Expanding Roles of Care Providers
Medical and other professional caregivers share the responsibility of all citizens to work for a whole-person, whole-community approach to care. This means being open to integrating our own care system with other support systems and allowing the breaking down of traditional separations among domains that designate and circumscribe who is responsible for what aspect of the care. When disease-modifying measures are no longer possible, the roles among the medical team members shift as the palliative medicine experts enter or become more dominant in the care. Controlling pain and alleviating symptoms are the most important services that medicine can offer at the end of life . However, many patients worry about insulting their primary or disease-specific physicians if they suggest that their pain is not well managed and that they want to consult a pain specialist. This can be avoided if the attending physician suggests a referral to a palliative medicine specialist him- or herself.
A comprehensive support plan for the final journey, which goes beyond the traditional care plan, needs to be drawn up by a professional caregiver who looks at the whole person and those closest to her. In addition to medical directives, the values and wishes of the patient should be included, as well as custodial arrangements and other matters of importance to the patient. The plan should note favorite activities (and substitutes if they are no longer possible), preferences about dress and skin care products, when visitors are welcome, and what gifts are well received. Such details may strike the clinician who is grappling with a complex disease situation as incidental, but to the patient whose functionality is deteriorating they can be sources of comfort and pleasure [15, 16].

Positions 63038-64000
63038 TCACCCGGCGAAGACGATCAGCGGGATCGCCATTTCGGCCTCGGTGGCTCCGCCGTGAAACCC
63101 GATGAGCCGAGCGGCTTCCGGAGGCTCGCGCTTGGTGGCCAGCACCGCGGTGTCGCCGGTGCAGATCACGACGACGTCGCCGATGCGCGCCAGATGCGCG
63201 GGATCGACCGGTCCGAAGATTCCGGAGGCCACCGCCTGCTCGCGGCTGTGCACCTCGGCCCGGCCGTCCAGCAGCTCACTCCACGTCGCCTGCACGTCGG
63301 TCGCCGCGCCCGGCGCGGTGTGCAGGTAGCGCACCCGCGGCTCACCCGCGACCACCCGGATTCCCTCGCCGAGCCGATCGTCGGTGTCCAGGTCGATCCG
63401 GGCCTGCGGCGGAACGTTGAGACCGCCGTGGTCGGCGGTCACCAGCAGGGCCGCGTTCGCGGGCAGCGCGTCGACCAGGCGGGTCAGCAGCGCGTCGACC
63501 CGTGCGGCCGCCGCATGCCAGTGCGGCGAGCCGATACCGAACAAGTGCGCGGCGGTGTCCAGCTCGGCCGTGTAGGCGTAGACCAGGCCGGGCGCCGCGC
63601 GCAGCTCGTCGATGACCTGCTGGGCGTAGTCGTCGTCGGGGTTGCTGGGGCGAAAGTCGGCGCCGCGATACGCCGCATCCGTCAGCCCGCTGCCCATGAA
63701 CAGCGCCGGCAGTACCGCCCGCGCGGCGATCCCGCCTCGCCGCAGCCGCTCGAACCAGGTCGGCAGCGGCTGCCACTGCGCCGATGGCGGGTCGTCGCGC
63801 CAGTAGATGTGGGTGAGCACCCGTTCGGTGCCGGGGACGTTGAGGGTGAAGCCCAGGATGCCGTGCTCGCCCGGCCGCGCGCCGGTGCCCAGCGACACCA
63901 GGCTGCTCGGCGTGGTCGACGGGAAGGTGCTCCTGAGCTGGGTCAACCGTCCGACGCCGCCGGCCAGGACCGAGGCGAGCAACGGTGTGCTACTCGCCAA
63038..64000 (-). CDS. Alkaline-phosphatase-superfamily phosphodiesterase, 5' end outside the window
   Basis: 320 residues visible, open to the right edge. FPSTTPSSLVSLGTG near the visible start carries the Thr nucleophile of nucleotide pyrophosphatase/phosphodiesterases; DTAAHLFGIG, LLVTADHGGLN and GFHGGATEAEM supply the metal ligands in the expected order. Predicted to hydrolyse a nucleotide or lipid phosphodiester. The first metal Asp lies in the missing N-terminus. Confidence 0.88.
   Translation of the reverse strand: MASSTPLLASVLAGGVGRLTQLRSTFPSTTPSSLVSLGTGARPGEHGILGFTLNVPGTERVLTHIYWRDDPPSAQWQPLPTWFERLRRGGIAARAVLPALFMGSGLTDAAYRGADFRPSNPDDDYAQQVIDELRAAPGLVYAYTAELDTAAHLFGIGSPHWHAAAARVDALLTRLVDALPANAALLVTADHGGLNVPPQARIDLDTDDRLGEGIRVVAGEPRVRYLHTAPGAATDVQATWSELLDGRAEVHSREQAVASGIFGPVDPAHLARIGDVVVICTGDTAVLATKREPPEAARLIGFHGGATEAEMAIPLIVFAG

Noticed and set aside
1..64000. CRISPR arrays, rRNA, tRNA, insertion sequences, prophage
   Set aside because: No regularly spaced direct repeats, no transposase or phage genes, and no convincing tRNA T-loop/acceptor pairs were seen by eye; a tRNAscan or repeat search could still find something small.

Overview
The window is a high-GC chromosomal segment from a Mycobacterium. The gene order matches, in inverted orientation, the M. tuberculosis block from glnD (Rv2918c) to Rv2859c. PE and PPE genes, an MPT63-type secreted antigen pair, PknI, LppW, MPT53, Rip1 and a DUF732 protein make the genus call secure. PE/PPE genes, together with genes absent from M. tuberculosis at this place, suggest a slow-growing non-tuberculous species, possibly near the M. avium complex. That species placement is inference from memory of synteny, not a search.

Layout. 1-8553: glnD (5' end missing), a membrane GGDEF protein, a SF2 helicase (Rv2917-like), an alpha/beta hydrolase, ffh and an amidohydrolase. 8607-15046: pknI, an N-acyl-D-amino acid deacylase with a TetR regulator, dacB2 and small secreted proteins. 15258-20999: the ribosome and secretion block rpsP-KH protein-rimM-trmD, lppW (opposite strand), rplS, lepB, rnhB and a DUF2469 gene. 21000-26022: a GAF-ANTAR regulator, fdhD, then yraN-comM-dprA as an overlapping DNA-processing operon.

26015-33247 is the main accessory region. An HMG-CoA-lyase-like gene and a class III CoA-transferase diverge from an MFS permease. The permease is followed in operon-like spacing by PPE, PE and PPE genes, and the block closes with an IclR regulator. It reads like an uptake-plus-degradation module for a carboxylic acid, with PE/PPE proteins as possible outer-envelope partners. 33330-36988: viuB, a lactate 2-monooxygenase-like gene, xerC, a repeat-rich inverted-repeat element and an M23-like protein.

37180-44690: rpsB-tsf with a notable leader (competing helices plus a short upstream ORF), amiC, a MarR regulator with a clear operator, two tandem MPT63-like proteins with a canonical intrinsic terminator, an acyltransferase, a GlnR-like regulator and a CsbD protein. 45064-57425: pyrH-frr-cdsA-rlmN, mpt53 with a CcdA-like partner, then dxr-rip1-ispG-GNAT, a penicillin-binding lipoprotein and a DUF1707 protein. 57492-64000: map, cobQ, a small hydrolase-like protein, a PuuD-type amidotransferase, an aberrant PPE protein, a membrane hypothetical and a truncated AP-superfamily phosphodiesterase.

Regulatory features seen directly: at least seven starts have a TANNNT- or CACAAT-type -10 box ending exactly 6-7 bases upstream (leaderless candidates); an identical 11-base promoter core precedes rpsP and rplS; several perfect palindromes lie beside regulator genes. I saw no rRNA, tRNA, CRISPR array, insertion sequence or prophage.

Home care medicine is gaining inroads in certain states and showing positive results . Increased volumes of home visits by palliative care-trained physicians, nurse practitioners, and nurses are a positive development for end-of life care. Along with a return to the physician house call may come a return to a personal and empathic relationship between the physician and his or her patients. Medical schools increasingly recognize the need for physicians to communicate more effectively and empathically with their patients . Good bedside manners include taking time with patients , being generous about consulting colleagues, and being careful not to medicalize all suffering. Forgiveness, gratitude, sorrow, and love belong in the room of the dying individual, and these sentiments need to be acknowledged—when appropriate—by the visiting physician as well as by the chaplain and grief counselor.
Possibly the most important action that physicians—including disease specialists—can take to show their empathy, especially after treatments have ceased to have disease-improving effect, is to remain in contact, not to abandon the patient and her family. The physician’s training and experience endow her with authority. We need our trusted doctors to be with us in shared—even wordless—humanity when we struggle with leaving this life. It matters who the doctor is and how she acts .